A side benefit of Joe Gibbs’ resignation is that it gave Washington Redskins fans a chance to hear from owner Dan Snyder, who has been reluctant to speak publicly in recent years about his franchise.
The Gibbs and Snyder press conference revealed what perhaps is the working philosophy of the organization at this point — a franchise mantra, if you will, worth printing on T-shirts and bumper stickers to put more money in the owner’s pocket.
“If it ain’t broke, don’t fix it.”
Say it loud and say it proud.
“If it ain’t broke, don’t fix it.”
That was Snyder’s answer to a question about the prospects for restructuring the front office in the wake of Gibbs’ departure — in other words, whether he finally will hire a true general manager.
Snyder’s answer was a version of another cliche for excellence: “Don’t mess with success.”
That “success,” we learned, translates to a 31-36 overall record over four years under Gibbs and a 70-79 overall record under Snyder’s ownership and front office model.
We found out that trading for and overpaying players like Adam Archuleta and Brandon Lloyd doesn’t mean anything is broken.
Maybe it just came out wrong.
Maybe Snyder meant to say, “If I ain’t broke, don’t fix it.”
Those words could come back to haunt Snyder. They could, in the end, define him.
The phrase’s origination didn’t exactly come from a bastion of excellence. It is credited to Bert Lance, Jimmy Carter’s director of the Office of Management and Budget. Lance was forced to resign because of a corruption scandal dating back to his days as the chairman of the board of Calhoun National Bank in Georgia.
Later, country-western singer Jerry Reed wrote a song called, “If it ain’t broke, don’t fix it.”
Now the phrase is Dan Snyder’s to own.
Really, consider the implications of what he said. Snyder believes the way the front office runs works despite the evidence to the contrary. He couldn’t have this same attitude about his other business ventures. Then again, he’s probably not putting together the menu for Johnny Rockets or out there buying rides for Six Flags.
But Snyder does put the menu together for the Washington Redskins. He does buy the rides for this franchise. And his record — his football record — might be better served if he follows the plan set out by author Robert Kriegel in his book “If it Ain’t Broke … Break It!: And Other Unconventional Wisdom for a Changing Business World.” According to promotional materials, the book shows “how and why the thinking of ‘if it ain’t broke, don’t fix it’ is unproductive in today’s fast-paced business world.”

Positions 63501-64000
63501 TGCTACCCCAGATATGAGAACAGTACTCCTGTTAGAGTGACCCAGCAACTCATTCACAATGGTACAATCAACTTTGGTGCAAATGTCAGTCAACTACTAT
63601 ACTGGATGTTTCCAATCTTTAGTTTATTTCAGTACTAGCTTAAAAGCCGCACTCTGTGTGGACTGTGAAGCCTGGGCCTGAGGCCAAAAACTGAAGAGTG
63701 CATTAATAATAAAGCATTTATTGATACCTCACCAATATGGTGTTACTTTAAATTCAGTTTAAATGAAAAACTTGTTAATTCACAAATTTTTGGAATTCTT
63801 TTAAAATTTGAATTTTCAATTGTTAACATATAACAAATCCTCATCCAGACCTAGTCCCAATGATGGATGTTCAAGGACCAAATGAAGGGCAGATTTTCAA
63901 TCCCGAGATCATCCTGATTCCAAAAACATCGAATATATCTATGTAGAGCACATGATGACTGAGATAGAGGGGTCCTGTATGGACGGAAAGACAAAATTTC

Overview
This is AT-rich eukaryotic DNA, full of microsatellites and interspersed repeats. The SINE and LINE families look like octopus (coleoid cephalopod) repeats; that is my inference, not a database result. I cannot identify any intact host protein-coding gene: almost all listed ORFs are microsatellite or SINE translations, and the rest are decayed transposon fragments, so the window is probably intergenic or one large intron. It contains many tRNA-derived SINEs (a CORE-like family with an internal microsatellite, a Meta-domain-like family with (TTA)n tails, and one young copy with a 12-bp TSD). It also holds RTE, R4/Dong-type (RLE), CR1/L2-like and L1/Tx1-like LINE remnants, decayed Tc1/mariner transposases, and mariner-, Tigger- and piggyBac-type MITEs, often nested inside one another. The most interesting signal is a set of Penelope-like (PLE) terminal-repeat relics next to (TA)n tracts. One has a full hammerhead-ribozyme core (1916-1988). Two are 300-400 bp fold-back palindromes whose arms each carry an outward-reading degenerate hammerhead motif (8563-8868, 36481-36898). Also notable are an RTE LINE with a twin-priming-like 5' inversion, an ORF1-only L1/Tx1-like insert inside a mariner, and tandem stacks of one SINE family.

Outside of Redskin Park, there are Snyder critics and Snyder supporters.
The critics charge that he is an ego-driven, meddling owner. The supporters point to his willingness to spend money for the team and to his desire to win. But there is a consensus, for the most part, about one thing: The front office is broken, and the fix lies in hiring a general manager.
Failure to do so will keep the Redskins floundering in a sea of mediocrity broken by a few waves of success. That has been Snyder’s track record.
The irony is that, given Snyder’s resources and his generosity with the payroll, the Redskins could attract some of the best, if not the best, talent evaluators in the NFL — if he were willing to admit the system he developed is broken.
Maybe he has learned from his four years with Gibbs.
In a rarity, the Redskins still own most of their picks in the upcoming draft. Perhaps the success of young, homegrown players like LaRon Landry, Reed Doughty, Rocky McIntosh and free agent rookie Stephon Heyer has convinced Snyder that free agency should serve only as a complementary element in building a team, not as the foundation for it.
What Snyder does this offseason will go a long way toward determining whether he quietly came to the conclusion that his system was broken and began being fixed this past season. But even if there is a change in team-building philosophy, the same decision makers who have made this franchise dysfunctional still are making the personnel decisions.
Snyder can hire Bill Cowher or anyone else he can pay. He could even get Joe Gibbs to come back a third time.
It won’t fix what is broken inside the Washington Redskins organization.
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